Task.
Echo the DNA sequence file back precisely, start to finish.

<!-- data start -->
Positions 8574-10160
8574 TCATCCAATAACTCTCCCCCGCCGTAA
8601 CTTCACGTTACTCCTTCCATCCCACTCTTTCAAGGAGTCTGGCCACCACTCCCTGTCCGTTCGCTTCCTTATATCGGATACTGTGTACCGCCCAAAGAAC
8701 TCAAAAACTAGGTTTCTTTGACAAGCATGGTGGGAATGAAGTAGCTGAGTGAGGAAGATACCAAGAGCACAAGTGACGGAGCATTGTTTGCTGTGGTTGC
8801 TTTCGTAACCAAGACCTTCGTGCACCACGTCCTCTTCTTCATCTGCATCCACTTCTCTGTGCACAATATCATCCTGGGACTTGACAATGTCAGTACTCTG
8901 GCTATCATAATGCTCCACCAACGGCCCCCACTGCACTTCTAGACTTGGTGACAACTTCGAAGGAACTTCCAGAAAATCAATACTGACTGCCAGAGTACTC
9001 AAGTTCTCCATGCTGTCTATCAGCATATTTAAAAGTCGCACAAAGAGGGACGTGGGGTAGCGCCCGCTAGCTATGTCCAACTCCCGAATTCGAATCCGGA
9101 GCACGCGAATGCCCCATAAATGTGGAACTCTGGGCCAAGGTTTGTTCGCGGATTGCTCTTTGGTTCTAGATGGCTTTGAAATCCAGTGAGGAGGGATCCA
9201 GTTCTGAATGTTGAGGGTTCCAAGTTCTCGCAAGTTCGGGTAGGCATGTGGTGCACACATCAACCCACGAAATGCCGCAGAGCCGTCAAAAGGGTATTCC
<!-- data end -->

Positions 8574-10160
8574 TCATCCAATAACTCTCCCCCGCCGTAA
8601 CTTCACGTTACTCCTTCCATCCCACTCTTTCAAGGAGTCTGGCCACCACTCCCTGTCCGTTCGCTTCCTTATATCGGATACTGTGTACCGCCCAAAGAAC
8701 TCAAAAACTAGGTTTCTTTGACAAGCATGGTGGGAATGAAGTAGCTGAGTGAGGAAGATACCAAGAGCACAAGTGACGGAGCATTGTTTGCTGTGGTTGC
8801 TTTCGTAACCAAGACCTTCGTGCACCACGTCCTCTTCTTCATCTGCATCCACTTCTCTGTGCACAATATCATCCTGGGACTTGACAATGTCAGTACTCTG
8901 GCTATCATAATGCTCCACCAACGGCCCCCACTGCACTTCTAGACTTGGTGACAACTTCGAAGGAACTTCCAGAAAATCAATACTGACTGCCAGAGTACTC
9001 AAGTTCTCCATGCTGTCTATCAGCATATTTAAAAGTCGCACAAAGAGGGACGTGGGGTAGCGCCCGCTAGCTATGTCCAACTCCCGAATTCGAATCCGGA
9101 GCACGCGAATGCCCCATAAATGTGGAACTCTGGGCCAAGGTTTGTTCGCGGATTGCTCTTTGGTTCTAGATGGCTTTGAAATCCAGTGAGGAGGGATCCA
9201 GTTCTGAATGTTGAGGGTTCCAAGTTCTCGCAAGTTCGGGTAGGCATGTGGTGCACACATCAACCCACGAAATGCCGCAGAGCCGTCAAAAGGGTATTCC